Thousands of signatures delivered to lawmakers in push to expand Medicaid
In an event that should have received more fanfare, a small contingent of doctors and others on Friday dropped off a truckload of signed petitions at the offices of the Missouri secretary of state.
The petitions signal the eagerness of Missouri voters to accomplish what their state legislature has failed to do for years — expand Medicaid access to thousands of adults who don’t have private insurance coverage and whose incomes are too small to qualify for subsidies under the federal Affordable Care Act.
We’re talking about fast food workers, grocery clerks, child care providers, home health aides, and hotel service workers. These very people, who are being hailed as heroes on the front lines of the COVID-19 crisis, have been disparaged by state Republican lawmakers as being undeserving of the “entitlement” of health insurance.
The lockdown caused by the coronavirus pandemic foiled some of the other citizen petition drives in the works in Missouri. But Medicaid expansion supporters had been on the case for months. They showed up at festivals, churches, shopping centers, clinics, libraries, and political events. Most of the workers were volunteers who cared about their neighbors.
Even after being mostly shut down in March, they gathered almost 350,000 signatures — nearly double the number required to put a citizen initiative on the November statewide ballot. Their efforts were deserving of a party in the streets of Jefferson City, but, due to safety concerns, the celebration will have to wait.
About 230,000 low-income adults would be eligible for Medicaid if voters approve the expansion.
“If this pandemic has taught us anything, it’s that access to healthcare is more important than ever,” says Qiana Thomason, CEO of Health Forward Foundation, one of dozens of healthcare and business groups that support the expansion.
In passing the Affordable Care Act in 2010, the U.S. Congress had intended for all states to offer Medicaid eligibility up to 138 percent of the federal poverty level. But a later U.S. Supreme Court ruling made that decision optional.
To this point, 36 states have expanded Medicaid access. Leave it to Missouri — and Kansas, as well — to be among the holdouts.
The refusal of Missouri Republicans to grant their low-income neighbors the right to visit a doctor is the stuff of ignominy.
“Why is this somehow our problem?” a state senator once asked when the subject was raised on the Senate floor.
“Find something else to do,” a GOP colleague advised the sponsors, as though worrying about sick people was a trivial pursuit.
In 2014, Capitol police arrested 23 faith leaders as they disrupted Senate proceedings to call for Medicaid expansion. The Cole County prosecutor actually brought charges, and two dozen pastors — most of them older, black men — were put on trial and convicted of trespassing. In a public building. For the crime of singing “Amazing Grace” in a chamber that had proven to be an amazing disgrace.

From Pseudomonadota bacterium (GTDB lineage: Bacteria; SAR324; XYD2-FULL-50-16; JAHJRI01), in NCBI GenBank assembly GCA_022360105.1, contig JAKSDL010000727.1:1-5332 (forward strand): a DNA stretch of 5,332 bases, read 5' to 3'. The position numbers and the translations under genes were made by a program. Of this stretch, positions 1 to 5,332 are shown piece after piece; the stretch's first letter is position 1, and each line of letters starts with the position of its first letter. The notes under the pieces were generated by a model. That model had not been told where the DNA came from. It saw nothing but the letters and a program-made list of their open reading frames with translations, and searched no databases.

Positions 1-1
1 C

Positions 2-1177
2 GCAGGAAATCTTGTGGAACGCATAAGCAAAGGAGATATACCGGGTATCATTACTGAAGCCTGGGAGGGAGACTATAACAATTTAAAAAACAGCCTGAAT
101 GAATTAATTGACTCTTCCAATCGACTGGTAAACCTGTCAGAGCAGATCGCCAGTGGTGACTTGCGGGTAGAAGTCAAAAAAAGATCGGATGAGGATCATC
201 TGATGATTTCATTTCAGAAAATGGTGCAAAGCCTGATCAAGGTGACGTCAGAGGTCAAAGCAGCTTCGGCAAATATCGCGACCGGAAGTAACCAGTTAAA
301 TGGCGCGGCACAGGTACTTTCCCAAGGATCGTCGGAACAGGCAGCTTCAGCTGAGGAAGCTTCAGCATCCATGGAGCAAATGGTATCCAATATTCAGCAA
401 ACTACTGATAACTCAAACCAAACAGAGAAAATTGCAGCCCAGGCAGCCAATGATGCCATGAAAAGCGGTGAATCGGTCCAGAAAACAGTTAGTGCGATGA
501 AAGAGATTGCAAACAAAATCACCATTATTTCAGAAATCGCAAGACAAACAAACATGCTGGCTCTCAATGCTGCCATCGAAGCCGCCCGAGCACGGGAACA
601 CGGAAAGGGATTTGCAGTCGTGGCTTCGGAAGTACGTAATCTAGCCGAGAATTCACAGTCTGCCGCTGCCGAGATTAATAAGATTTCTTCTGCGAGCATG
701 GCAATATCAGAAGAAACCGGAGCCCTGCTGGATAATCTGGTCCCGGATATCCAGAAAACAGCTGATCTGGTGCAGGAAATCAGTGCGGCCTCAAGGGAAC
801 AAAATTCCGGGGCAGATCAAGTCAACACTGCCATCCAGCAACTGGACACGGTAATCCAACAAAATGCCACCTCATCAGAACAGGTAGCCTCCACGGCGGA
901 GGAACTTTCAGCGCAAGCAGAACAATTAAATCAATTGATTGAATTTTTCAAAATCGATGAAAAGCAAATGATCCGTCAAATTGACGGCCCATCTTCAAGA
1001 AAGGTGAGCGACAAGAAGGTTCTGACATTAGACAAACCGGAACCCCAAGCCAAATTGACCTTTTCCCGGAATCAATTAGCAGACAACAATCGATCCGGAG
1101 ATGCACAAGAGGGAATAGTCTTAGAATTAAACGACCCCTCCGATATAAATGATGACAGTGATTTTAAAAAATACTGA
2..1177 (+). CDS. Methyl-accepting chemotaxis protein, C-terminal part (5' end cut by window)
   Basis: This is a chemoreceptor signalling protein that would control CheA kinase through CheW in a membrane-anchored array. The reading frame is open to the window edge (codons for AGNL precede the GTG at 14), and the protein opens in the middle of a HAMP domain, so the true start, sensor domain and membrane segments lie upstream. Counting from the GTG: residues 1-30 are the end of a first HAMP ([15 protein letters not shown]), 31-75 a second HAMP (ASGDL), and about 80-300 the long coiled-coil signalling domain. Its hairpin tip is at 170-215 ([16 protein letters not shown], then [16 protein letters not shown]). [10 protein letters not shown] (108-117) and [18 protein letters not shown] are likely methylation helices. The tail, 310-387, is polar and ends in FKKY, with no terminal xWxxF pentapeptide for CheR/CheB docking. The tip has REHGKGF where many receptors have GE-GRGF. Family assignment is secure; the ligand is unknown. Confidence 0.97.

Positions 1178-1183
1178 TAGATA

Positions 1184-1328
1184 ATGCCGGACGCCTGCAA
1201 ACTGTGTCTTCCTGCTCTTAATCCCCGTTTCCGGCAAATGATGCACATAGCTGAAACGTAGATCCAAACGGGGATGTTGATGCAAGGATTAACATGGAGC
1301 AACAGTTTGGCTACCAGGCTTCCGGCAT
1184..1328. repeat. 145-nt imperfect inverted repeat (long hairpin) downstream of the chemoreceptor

When not arguing that people who make less than $15 an hour for service sector jobs should somehow be “responsible” enough to buy themselves a health insurance policy on the private market, Missouri Republicans, including current Gov. Mike Parson, insist the state can’t afford to expand Medicaid.
Comedian Jon Stewart, bless him, once proclaimed this argument to be “total dickishness,” noting that the federal government was picking up most of the tab for the expansion. That was seven years ago. Stewart has left the Daily Show, but Missouri Republicans are still dickish, even though multiple studies, including a recent one by Washington University in St. Louis, have shown that expanding Medicaid would actually be profitable for Missouri.
Meanwhile, 10 rural hospitals in Missouri have gone belly up, most citing the legislature’s refusal to expand Medicaid as a cause. The state has forfeited millions in federal money that could have been used to build up its healthcare network.
Hundreds of Missourians have gone without doctors visits, suffered through illnesses without medication, missed days of work, and limped around on bad knees and hips. Families of people with psychiatric illness have pleaded for help from an overstressed medical health network.
After a while, the Missouri legislature just stopped talking about Medicaid expansion. It hasn’t been a priority for discussion in at least five years. So now, the people have stepped into the gap. The signature drive was a remarkable collaboration of health care workers and executives, corporate leaders, and ordinary citizens.
The expansion of Medicaid will be up to voters, of course. But with support of a minimum wage increase and the “Clean Missouri” reform amendment, and the rejection of the anti-union right-to-work law, Missouri voters have proven in recent years to be much kinder, sensible people than the politicians they put into office.
Here’s predicting that Medicaid expansion will pass in November, and Missouri will be much the better for it.